Tuesday, 14 October 2014
One of the benefits of a self build project is that (statistically speaking) a completed self-built home is worth an average of 30% more than it cost to build.
This fact, coupled with the allure of personalisation and the prestige that comes with owning a one-of-a-kind property, is rapidly contributing to the growing popularity of self-build projects. Most self builders do not actually carry out the building work themselves (though a wise self-builder will pitch-in wherever/whenever possible), but will oversee and manage a project from start to finish.
You may need to refer to an architect or other professional project manager (like a chartered surveyor or equivalent) if you haven't had much experience with building work before, and such experts will usually charge you a fee based on a percentage of the build costs. Depending on what type of management package you opt for, you will probably have access to varying levels of involvement. A project manager (whether you or someone acting on your behalf) will handle everything from negotiating contracts and obtaining quotes to taking on additional contractors where required.
Too much on your plate
One of the top reasons why self build projects fail is that the self-builders take more upon themselves than they can handle. Whatever happens; it is vital that you take your part in the project seriously (whatever your part might be) and you should get help whenever you need it. Hiring tradesman is not just a simple matter of opening up the yellow-pages and calling a carpenter, brick layer, plumber and electrician; you need to have the right people with the right skills on site at specific points during the project. Keeping the task to a timetable is vital to keep down costs.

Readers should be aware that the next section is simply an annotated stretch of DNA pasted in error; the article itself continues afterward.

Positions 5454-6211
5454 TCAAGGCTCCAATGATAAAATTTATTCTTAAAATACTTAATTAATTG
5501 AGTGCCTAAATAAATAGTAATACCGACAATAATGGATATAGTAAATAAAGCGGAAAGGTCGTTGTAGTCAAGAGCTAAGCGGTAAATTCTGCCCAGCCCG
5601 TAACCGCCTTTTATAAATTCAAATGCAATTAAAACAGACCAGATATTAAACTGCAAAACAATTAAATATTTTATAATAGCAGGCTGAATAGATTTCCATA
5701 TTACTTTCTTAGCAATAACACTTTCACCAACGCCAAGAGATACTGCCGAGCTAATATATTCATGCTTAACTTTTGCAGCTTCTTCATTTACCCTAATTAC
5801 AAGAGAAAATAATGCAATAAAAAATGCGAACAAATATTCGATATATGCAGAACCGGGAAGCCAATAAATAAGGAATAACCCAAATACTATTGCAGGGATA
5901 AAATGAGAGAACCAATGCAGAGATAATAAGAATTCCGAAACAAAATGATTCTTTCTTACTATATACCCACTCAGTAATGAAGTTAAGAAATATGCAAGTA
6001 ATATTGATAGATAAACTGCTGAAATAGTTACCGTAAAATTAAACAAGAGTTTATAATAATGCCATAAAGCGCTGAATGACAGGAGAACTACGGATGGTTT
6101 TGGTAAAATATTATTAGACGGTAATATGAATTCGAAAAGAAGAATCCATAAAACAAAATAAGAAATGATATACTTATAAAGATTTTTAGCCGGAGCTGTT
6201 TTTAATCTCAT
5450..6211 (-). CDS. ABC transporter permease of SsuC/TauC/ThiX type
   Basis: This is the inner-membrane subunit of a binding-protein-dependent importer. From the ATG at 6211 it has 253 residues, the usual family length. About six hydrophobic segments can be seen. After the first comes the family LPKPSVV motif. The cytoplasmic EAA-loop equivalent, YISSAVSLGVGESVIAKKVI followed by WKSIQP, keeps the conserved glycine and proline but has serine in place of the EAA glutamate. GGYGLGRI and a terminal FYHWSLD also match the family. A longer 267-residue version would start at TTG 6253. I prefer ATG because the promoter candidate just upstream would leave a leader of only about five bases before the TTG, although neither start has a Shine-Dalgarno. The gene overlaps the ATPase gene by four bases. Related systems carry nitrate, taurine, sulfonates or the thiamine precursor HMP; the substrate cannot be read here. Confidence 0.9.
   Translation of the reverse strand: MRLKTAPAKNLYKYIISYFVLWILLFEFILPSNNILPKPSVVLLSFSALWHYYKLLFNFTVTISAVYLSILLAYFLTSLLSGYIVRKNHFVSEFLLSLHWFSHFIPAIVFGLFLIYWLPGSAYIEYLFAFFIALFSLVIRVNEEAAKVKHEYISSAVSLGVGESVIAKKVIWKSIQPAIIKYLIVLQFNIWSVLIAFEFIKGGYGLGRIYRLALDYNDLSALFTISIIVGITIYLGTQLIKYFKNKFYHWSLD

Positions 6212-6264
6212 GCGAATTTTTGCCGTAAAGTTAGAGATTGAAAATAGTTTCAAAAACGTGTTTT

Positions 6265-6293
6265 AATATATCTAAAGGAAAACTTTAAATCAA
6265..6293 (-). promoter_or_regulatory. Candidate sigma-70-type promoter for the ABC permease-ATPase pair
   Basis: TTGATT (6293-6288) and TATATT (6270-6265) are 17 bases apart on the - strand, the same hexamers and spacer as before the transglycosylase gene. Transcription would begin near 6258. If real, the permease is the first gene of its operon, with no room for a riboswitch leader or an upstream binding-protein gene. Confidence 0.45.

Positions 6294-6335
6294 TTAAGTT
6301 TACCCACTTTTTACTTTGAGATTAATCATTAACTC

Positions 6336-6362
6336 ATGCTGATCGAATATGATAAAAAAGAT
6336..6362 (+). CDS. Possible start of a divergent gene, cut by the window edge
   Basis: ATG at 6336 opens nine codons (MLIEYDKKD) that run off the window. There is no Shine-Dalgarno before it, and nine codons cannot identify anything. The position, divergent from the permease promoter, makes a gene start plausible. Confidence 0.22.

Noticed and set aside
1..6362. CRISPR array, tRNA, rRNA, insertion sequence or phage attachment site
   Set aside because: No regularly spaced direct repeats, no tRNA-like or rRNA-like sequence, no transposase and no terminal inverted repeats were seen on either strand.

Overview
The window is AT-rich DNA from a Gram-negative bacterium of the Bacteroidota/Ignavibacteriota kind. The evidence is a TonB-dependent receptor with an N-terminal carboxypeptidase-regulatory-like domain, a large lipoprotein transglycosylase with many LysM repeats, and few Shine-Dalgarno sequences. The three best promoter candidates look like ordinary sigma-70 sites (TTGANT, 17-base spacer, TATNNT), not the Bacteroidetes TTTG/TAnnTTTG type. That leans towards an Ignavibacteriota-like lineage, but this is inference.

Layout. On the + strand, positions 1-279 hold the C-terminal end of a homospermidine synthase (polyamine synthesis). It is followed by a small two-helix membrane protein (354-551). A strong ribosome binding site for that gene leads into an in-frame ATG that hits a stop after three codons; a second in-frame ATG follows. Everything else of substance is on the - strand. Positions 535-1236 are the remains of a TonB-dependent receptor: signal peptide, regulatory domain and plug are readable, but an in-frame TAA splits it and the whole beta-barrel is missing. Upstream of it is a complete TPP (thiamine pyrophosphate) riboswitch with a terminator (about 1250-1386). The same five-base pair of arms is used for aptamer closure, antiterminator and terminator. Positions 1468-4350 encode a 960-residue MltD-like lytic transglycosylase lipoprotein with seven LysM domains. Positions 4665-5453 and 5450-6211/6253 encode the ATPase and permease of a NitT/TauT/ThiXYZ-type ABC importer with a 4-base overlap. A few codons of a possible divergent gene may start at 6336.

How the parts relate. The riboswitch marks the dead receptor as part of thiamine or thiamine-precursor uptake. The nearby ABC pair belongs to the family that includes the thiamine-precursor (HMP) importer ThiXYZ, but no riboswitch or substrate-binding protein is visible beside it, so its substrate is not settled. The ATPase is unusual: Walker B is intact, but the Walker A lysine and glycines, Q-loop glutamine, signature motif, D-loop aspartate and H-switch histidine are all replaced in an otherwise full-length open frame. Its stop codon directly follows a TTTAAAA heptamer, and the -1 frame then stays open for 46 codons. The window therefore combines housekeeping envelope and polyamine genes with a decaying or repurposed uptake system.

Completion prior to mortgage
Previously the only mortgages available to self-builders were arrears staged-payment self-build mortgages, meaning that a particular build stage had to be reached and completed before additional funding was released. This typically meant that anyone looking to self-build would need to be cash-rich at the beginning of the project if they were to stand any chance of getting it off the ground. Now days, advance staged-payment self-build mortgages are available to help get the ball rolling from an earlier point in the project because funds are released before each stage begins.
This type of mortgage is known as an "Accelerator Mortgage", allowing people to borrow up to 95% of both build and construction costs and offers self-builders the chance to stay in their old home while the new one is being built. No matter what type of self build project you are undertaking, you must make certain you are covered by non-standard construction insurance. Self-build insurance might be harder to come by than standard types, as insurers perceive it as being too high-risk.
With HomeProtect you can get a competitive quote for self-build insurance cover, no matter what type of project you are undertaking or what you are building your new home out of.